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  #1  
Old 04-28-2021, 12:47 PM
HiddenShadow20 HiddenShadow20 is offline
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Is it worth it to get a bike fit?

Hello,
I have some orthopedic issues and I've spent years adjusting my bike position until I've felt comfortable and able to utilize my muscles like I want to. I am satisfied with my position at the moment.
With that said, I was recently advised to visit a physical therapist in my area for a consultation. It's $300 at least which is a lot for me!
I just don't see the point if I'm already satisfied.
I feel like bike fits are just "opinions." For example, I put my saddle farther forward and up in order to utilize more of my glutes in the pedal stroke because I want a nice butt for the ladies lol. Also, because I felt that my glutes weren't working optimally. I put it as far forward as I could given my center of gravity.
I mean, a bike fitter may disagree and think my quads should take up more work.
I'd imagine that they may want to put me on shorter cranks, but honestly I don't feel like spending the cash. I am not doing any races or anything so I don't need to be 100% as fast as humanly possible. I just want to be comfortable.
Thanks
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  #2  
Old 04-28-2021, 12:50 PM
HiddenShadow20 HiddenShadow20 is offline
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edit

The physical therapist would do the bike fit, sorry if I wasn't clear about that. Also, I think the shorter cranks may be advised just to open my hip angle as it is pretty small at the moment. I don't know how to edit my posts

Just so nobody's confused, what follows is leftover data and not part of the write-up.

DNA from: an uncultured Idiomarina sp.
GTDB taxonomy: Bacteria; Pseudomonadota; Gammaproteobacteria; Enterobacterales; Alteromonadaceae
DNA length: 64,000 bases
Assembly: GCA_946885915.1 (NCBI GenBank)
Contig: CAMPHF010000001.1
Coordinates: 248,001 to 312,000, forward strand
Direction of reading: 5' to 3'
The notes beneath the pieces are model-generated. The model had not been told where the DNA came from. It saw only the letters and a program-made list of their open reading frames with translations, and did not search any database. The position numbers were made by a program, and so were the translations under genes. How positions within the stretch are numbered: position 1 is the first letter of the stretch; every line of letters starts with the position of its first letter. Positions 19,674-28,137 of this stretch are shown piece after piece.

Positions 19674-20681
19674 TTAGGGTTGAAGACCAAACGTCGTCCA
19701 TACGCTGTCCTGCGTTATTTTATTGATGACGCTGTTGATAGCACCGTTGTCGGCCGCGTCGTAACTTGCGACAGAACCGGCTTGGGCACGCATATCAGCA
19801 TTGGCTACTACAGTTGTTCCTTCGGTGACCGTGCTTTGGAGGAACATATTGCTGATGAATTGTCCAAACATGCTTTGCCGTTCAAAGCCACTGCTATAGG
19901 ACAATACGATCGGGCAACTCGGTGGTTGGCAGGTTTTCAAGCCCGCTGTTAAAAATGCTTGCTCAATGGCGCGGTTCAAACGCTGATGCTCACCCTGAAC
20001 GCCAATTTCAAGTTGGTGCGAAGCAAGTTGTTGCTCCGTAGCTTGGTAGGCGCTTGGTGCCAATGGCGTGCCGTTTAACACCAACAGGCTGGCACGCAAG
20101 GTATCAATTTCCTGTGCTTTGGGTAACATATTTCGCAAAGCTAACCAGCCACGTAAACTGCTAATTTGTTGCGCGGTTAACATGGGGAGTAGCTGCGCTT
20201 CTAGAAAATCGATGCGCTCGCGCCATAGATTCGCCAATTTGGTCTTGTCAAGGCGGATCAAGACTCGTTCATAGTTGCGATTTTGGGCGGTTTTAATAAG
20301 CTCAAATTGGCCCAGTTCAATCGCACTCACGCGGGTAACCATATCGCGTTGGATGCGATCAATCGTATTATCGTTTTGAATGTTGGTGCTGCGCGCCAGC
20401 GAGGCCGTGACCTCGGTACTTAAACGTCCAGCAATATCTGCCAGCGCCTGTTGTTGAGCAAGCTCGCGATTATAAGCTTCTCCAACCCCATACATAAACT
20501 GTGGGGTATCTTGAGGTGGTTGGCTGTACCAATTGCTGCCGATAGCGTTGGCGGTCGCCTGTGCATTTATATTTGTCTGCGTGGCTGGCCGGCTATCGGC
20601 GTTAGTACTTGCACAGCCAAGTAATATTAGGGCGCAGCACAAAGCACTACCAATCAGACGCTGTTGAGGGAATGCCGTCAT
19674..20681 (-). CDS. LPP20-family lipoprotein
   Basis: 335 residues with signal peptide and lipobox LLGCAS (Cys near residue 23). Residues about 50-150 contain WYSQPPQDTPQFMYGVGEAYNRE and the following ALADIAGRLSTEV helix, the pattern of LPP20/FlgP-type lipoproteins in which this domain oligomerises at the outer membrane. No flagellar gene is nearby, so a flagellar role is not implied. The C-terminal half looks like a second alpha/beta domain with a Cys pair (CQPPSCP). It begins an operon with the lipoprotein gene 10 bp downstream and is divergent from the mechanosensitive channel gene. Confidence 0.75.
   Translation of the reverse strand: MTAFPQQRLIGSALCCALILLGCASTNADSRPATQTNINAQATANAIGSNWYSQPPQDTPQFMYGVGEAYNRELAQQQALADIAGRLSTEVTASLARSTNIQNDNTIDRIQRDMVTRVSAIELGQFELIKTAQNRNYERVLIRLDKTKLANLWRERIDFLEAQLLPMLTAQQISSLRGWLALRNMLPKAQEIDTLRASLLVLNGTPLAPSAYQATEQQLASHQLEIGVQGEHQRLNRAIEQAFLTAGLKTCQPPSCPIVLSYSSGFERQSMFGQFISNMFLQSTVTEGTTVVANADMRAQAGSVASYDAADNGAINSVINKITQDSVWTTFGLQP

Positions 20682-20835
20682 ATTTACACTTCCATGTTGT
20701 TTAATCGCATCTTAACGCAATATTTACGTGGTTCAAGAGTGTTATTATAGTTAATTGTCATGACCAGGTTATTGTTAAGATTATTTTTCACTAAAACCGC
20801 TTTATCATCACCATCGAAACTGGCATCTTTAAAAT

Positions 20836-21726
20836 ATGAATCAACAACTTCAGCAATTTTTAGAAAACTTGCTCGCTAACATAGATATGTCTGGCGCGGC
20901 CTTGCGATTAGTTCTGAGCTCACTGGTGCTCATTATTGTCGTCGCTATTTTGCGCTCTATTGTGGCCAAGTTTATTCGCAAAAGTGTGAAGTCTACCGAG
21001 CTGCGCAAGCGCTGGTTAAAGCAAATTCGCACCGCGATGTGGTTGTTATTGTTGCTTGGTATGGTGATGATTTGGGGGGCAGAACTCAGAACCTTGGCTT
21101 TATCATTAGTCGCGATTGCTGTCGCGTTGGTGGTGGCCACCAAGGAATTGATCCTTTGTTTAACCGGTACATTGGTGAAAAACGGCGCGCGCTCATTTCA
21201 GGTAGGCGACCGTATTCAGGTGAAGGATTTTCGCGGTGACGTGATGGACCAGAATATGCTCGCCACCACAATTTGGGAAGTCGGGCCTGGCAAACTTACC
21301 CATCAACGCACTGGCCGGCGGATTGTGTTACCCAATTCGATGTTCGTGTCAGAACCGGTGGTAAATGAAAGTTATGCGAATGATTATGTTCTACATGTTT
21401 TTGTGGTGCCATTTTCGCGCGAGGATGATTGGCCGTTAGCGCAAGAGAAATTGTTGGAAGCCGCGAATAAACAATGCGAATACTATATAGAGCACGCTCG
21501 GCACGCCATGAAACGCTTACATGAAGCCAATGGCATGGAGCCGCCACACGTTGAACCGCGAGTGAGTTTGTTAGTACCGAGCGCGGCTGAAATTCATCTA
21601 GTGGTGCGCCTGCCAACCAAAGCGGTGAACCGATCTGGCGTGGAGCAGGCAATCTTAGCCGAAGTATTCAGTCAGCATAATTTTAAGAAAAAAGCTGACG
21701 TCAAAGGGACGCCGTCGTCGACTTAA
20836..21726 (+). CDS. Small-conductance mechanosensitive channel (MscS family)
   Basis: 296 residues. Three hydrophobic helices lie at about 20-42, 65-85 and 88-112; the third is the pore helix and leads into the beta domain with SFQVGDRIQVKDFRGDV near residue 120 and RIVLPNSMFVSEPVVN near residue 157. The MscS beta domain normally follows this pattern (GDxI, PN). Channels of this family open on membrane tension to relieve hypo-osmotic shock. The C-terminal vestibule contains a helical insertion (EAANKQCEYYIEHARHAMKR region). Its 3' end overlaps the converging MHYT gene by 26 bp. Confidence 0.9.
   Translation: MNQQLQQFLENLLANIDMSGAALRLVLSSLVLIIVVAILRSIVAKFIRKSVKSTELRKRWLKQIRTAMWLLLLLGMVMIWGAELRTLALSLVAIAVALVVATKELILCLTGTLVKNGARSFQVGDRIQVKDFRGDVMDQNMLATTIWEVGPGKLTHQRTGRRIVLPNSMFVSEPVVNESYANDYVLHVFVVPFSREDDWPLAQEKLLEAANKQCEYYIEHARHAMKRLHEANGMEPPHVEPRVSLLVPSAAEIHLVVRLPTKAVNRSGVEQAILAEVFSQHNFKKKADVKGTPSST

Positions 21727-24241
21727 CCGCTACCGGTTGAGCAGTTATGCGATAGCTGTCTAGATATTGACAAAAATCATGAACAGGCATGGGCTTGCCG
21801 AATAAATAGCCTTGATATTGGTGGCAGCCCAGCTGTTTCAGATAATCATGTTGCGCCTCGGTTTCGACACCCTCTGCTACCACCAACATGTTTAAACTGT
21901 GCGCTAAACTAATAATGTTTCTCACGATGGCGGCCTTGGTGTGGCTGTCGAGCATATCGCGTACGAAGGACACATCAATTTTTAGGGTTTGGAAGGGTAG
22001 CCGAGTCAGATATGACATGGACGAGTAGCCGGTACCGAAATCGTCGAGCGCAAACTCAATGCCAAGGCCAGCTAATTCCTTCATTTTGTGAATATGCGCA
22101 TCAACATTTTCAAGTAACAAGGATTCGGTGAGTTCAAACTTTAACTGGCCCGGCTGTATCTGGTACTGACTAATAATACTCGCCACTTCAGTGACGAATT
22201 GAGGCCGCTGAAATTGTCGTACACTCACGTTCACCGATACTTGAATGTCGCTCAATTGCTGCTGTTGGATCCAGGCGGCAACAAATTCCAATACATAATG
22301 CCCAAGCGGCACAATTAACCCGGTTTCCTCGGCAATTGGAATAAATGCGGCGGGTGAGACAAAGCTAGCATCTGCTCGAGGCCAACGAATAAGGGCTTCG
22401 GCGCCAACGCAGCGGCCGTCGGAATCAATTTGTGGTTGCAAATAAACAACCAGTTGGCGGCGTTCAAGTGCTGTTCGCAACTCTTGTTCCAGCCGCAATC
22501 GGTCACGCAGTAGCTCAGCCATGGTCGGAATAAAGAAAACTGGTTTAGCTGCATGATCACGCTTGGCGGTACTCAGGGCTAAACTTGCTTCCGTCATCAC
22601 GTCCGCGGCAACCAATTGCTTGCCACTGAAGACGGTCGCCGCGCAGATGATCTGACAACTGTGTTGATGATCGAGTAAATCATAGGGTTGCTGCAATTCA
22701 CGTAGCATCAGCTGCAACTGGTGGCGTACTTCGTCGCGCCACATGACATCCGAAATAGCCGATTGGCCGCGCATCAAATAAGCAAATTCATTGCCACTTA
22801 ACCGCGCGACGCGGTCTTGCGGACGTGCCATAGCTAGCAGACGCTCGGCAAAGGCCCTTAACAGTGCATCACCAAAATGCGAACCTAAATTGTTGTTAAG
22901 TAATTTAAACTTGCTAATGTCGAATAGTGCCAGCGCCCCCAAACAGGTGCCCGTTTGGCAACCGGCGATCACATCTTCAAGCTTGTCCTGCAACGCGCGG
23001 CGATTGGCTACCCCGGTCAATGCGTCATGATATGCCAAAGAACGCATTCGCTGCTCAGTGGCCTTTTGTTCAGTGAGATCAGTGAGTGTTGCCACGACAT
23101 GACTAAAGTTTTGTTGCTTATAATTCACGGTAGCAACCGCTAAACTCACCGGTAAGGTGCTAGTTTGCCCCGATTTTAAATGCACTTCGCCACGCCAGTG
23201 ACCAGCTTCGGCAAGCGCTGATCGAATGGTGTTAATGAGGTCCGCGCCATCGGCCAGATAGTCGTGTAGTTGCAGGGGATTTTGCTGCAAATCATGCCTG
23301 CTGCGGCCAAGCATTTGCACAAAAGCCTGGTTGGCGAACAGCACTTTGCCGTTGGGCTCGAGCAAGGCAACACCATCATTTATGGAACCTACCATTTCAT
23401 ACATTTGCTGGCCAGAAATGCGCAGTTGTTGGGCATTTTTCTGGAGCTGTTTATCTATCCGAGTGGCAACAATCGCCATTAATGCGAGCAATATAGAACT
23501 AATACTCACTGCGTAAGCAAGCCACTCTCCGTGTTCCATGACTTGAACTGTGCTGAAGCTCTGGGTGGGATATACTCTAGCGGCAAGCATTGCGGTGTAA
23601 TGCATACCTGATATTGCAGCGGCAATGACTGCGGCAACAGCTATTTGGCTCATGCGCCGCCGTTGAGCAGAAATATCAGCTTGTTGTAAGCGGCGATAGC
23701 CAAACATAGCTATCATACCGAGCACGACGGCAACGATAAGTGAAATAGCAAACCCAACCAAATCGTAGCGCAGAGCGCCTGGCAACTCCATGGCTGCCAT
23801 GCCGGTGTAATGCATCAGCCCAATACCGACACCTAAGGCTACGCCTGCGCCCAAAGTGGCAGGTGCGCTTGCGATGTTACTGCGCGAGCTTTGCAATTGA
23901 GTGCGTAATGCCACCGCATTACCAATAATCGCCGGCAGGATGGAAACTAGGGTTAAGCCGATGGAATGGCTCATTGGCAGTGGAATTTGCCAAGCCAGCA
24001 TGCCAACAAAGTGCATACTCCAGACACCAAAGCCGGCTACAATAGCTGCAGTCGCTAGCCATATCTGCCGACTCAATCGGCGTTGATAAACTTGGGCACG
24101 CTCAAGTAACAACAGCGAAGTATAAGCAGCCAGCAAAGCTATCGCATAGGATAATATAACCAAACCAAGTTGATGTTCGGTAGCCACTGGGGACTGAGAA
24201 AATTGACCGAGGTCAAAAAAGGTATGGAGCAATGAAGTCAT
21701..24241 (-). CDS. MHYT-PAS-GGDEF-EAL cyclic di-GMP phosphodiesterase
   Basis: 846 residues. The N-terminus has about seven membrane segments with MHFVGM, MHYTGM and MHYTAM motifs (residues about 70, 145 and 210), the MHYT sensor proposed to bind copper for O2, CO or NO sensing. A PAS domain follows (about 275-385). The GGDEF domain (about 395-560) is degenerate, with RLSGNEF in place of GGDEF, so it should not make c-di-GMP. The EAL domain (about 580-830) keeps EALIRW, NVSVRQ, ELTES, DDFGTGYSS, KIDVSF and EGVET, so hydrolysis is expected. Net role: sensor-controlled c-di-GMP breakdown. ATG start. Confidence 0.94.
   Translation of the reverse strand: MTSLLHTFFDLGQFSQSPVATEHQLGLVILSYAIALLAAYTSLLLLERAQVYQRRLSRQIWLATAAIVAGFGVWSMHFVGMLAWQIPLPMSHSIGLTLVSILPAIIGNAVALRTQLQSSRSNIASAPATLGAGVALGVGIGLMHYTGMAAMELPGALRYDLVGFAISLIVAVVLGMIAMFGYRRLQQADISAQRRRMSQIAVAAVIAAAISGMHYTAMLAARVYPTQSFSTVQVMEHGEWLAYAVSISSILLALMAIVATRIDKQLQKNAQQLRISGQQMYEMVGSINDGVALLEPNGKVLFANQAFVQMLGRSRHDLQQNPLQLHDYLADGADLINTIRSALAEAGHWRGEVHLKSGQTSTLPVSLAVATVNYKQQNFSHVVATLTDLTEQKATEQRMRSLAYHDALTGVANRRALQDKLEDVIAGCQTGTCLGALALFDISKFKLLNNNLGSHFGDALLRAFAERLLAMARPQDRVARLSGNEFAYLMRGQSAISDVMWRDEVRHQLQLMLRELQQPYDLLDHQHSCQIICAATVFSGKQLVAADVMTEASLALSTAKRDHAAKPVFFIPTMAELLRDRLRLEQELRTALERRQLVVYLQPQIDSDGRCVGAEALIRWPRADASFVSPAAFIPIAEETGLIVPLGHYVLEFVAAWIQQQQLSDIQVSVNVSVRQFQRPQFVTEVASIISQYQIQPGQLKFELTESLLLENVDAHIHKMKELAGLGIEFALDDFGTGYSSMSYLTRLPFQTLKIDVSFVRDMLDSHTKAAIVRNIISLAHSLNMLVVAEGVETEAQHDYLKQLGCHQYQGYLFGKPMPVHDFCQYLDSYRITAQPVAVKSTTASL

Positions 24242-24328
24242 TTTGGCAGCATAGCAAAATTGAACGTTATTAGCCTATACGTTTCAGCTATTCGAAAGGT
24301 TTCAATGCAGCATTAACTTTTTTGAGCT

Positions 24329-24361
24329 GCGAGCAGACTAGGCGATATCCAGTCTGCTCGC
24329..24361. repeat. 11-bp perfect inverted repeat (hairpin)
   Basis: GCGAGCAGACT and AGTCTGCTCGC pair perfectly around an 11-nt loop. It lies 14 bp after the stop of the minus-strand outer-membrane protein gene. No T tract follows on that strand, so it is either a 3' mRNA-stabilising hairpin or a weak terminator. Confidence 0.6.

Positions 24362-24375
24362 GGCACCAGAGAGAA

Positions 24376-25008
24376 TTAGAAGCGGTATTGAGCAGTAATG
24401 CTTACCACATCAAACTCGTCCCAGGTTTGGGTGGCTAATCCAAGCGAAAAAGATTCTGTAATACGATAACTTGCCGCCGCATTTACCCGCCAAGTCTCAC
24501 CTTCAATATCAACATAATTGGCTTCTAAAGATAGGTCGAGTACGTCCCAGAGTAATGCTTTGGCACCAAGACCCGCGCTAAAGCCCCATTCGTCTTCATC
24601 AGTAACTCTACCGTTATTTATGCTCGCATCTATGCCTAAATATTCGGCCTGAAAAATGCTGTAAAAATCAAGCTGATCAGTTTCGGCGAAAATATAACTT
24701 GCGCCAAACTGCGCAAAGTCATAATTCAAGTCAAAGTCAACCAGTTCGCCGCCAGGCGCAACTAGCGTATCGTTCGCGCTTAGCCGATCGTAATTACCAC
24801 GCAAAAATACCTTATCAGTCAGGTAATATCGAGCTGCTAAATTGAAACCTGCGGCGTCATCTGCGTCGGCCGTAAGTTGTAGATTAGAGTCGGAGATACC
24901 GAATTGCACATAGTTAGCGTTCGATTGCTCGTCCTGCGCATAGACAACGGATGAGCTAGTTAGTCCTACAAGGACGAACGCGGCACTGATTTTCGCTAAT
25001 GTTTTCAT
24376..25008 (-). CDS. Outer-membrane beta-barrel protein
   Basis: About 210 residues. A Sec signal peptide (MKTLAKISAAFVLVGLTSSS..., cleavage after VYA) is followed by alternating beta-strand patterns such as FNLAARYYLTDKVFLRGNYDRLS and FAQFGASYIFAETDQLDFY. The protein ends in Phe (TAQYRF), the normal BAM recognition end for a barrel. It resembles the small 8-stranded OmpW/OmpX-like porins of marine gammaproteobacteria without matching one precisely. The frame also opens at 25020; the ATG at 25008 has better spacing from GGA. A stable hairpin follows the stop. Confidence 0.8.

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  #3  
Old 04-28-2021, 01:18 PM
HiddenShadow20 HiddenShadow20 is offline
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Shoes?

Also, wouldn't any fitting be rendered moot if I got a new pair of shoes? Because the stack height etc. would be hard to know for sure...
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  #4  
Old 04-28-2021, 02:22 PM
prototoast prototoast is offline
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I find going to a bike fitter is a pretty big gamble. Most will help you get in the right ballpark if your fit is way off, but if you're really close but with something specific bothering you, I don't think you can know ahead of time if a bike fitter will help.

I took my wife to get a bike fit before getting her a custom frame, and the fitter helped find a more comfortable position for her, which the builder worked with to get her a bike that worked great for her. On the other hand, I went to a fitter with a few specific issues to address. 2 hours and $300 later, the fitter sent me home with no adjustments to my setup, and no insights as to the cause of my discomfort. Thankfully, they refunded my money after I complained, but it certainly wasn't a positive experience.
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  #5  
Old 04-28-2021, 05:05 PM
Peter P. Peter P. is offline
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I just don't see the point if I'm already satisfied
.

You just answered your own question.

I feel like bike fits are just "opinions."


True.

For example, I put my saddle farther forward ...I mean, a bike fitter may disagree and think my quads should take up more work.